Title:

United States Patent 5940748

Abstract:

A method for determining the integrity of a received signal in a frequency tracking environment so that a determination can be made whether Automatic Frequency Control (AFC) can be utilized. Several samples of the frequency are taken (205). At least one statistic based on these frequency samples is calculated for use in determining whether the received signal may be used for AFC operation. These statistics may include, for example, the mean, the mean deviation, the standard deviation, and the variance of the measured frequency. A strong signal limit and a weak signal limit are used to determine whether AFC operation should be disabled. If the calculated statistic is less than the strong signal limit (210) then AFC operation is enabled. If the calculated statistic is also greater than the weak signal limit (220) then AFC operation is disabled (225). This allows the receiver to continue AFC operation until the signal level is so weak as to cause erroneous frequency measurements. If the calculated statistic is between the strong signal limit (210) and the weak signal limit (220) then the signal strength is tested (230). If the signal strength is below a minimum value then AFC operation is enabled but if the signal strength is above this minimum value then AFC operation is disabled because a strong interfering signal may be present.

Inventors:

Daughtry Jr., Earl A. (Lawrenceville, GA)

Ruff, Mark A. (Cumming, GA)

Ruff, Mark A. (Cumming, GA)

Application Number:

08/804716

Publication Date:

08/17/1999

Filing Date:

02/21/1997

Export Citation:

Assignee:

Matsushita Communications Industrial Corporation (Peachtree City, GA)

Primary Class:

Other Classes:

455/192.2

International Classes:

Field of Search:

455/164.1, 455/182.2, 455/183.2, 455/161.3, 455/161.2, 455/226.3, 455/67.3, 455/296, 455/311, 455/292, 455/192.2, 455/226.2, 455/423

View Patent Images:

US Patent References:

5634193 | Method of locating a mobile station in a mobile telephone system having indoor and outdoor base stations | 1997-05-27 | Ghisler | 455/440 |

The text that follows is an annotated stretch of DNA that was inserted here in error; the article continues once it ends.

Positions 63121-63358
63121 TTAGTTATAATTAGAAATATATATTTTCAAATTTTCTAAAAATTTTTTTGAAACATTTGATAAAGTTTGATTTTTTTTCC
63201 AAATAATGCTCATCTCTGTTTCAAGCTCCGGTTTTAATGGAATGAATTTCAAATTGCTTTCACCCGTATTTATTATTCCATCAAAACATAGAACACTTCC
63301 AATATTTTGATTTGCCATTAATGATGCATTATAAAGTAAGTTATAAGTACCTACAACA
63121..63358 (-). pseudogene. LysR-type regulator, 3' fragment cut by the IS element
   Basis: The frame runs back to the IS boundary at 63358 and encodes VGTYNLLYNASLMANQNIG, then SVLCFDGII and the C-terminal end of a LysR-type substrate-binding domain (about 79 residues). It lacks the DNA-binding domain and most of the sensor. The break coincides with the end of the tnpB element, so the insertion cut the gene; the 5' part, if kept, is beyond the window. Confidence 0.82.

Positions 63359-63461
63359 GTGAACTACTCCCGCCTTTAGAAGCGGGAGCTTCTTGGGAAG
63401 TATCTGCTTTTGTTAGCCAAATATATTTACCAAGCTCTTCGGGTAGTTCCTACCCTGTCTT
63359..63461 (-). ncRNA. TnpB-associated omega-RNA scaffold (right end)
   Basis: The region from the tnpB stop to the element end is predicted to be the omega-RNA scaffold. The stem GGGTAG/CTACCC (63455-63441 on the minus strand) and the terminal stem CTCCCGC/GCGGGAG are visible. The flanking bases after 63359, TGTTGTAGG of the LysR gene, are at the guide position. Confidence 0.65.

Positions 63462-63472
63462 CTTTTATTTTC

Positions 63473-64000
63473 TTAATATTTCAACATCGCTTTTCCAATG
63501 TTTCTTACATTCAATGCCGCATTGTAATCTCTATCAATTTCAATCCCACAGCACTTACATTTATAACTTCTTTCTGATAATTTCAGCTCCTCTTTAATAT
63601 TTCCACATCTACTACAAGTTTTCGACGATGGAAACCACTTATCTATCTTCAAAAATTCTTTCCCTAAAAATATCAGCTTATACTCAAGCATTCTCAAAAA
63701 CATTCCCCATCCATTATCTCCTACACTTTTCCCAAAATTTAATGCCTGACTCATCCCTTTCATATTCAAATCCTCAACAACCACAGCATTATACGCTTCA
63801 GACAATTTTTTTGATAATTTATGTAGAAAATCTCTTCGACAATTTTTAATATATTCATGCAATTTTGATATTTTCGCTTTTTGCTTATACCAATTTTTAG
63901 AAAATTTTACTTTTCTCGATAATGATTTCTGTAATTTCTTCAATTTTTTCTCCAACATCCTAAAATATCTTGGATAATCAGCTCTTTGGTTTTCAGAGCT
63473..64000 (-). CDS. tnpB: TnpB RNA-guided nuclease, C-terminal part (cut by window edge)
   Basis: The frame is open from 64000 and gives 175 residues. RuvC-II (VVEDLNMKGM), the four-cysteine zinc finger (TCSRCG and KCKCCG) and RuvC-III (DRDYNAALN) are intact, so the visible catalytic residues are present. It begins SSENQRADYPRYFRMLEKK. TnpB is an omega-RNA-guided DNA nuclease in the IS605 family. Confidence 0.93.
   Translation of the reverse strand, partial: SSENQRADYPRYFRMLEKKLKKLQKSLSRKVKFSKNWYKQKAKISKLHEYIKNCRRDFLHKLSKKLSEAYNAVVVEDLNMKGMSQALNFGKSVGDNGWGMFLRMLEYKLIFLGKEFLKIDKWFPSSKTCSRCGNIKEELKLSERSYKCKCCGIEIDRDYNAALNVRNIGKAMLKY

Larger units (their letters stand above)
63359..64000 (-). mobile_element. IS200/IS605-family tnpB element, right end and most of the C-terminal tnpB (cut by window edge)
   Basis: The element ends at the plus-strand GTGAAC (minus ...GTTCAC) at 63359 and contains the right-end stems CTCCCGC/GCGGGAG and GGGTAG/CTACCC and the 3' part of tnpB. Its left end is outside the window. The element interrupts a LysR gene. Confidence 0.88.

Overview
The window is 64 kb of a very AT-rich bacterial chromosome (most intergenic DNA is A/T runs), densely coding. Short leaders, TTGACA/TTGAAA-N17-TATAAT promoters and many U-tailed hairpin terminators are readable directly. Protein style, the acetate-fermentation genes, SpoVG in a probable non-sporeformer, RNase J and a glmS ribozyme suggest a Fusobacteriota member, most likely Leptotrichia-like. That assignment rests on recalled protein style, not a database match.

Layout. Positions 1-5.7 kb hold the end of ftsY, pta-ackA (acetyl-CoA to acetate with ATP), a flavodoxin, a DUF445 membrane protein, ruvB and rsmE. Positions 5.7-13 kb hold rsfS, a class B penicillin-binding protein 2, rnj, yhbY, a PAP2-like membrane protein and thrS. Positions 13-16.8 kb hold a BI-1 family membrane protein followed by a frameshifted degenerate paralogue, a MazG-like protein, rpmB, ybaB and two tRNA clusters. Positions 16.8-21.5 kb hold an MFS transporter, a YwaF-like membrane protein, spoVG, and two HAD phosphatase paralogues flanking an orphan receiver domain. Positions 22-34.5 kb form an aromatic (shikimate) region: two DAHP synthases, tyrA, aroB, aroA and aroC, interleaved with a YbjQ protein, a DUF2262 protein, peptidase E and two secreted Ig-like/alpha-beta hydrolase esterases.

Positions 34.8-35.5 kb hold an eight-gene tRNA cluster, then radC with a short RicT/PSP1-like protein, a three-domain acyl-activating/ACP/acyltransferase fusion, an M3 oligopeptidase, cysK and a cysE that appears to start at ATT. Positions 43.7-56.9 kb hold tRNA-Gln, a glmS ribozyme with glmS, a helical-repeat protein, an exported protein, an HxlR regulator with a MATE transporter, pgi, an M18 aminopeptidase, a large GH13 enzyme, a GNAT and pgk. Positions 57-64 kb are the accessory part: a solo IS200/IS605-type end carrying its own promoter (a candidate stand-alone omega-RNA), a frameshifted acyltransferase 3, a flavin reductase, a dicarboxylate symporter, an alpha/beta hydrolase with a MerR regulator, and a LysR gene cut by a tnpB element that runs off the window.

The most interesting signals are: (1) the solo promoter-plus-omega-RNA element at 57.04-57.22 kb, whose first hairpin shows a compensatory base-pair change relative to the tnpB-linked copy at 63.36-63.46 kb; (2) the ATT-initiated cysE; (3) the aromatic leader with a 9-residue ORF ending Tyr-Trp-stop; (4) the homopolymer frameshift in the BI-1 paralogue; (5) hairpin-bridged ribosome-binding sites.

5446756 | Integrated cellular communications system | 1995-08-29 | Mallinckrodt | 455/423 |

4998289 | Signal integrity control technique for an RF communication system | 1991-03-05 | Rabe et al. | 455/296 |

4123716 | Automatic frequency control for digital tuning systems | 1978-10-31 | Borg | 455/164.1 |

4099048 | Count logic circuit | 1978-07-04 | Eichenlaub | 235/92 |

3992670 | Frequency control circuits such as for use in modulation measurement | 1976-11-16 | Gittins | 455/115 |

Foreign References:

EP0580294 | 1994-01-26 | Automatic frequency control circuit. |

Primary Examiner:

Cangialosi, Salvatore

Attorney, Agent or Firm:

Smith, Esq. Gregory Scott

Parent Case Data:

This application claims the priority of U.S. Provisional Patent Application No. 60/012,198, filed Feb. 23, 1996.

Claims:

We claim:

1. A method for determining whether the quality of a signal is acceptable, comprising the steps of:

2. The method of claim 1 and further comprising the step of declaring said signal to be unacceptable if said signal strength is greater than said predetermined signal strength value.

3. The method of claim 1 wherein said step of computing a statistic comprises determining a mean deviation for said signal.

4. The method of claim 1 wherein said step of computing a statistic comprises determining a standard deviation for said signal.

5. The method of claim 1 wherein said step of computing a statistic comprises determining a variance for said signal.

6. A method for determing whether to enable automatic frequency control (AFC) operation based upon the quality of a signal, comprising the steps of:

7. The method of claim 6 and further comprising the step of disabling said AFC operation if said signal strength is greater than said predetermined signal strength value.

8. The method of claim 6 wherein said step of computing a statistic comprises determining a mean deviation for said signal.

9. The method of claim 6 wherein said step of computing a statistic comprises determining a standard deviation for said signal.

10. The method of claim 6 wherein said step of computing a statistic comprises determining a variance for said signal.

11. A receiver, comprising:

12. The receiver of claim 11 wherein said controller further comprises:

13. The receiver of claim 12 wherein said controller further comprises means for disabling said frequency control circuit if said signal strength is greater than said predetermined signal strength value.

14. The receiver of claim 11 wherein said controller further comprises means for computing a mean deviation for said signal.

15. The receiver of claim 11 wherein said controller further comprises means for computing a standard deviation for said signal.

16. The receiver of claim 11 wherein said controller further comprises means for computing a variance for said signal.

1. A method for determining whether the quality of a signal is acceptable, comprising the steps of:

measuring the frequency of said signal N times;

computing a statistic concerning said frequency of said signal;

if said statistic is less than a first predetermined value then declaring said quality to be acceptable;

if said statistic is greater than said first predetermined value then determining whether said statistic is greater than a second predetermined value;

if said statistic is greater than said second predetermined value then declaring said signal to be unacceptable;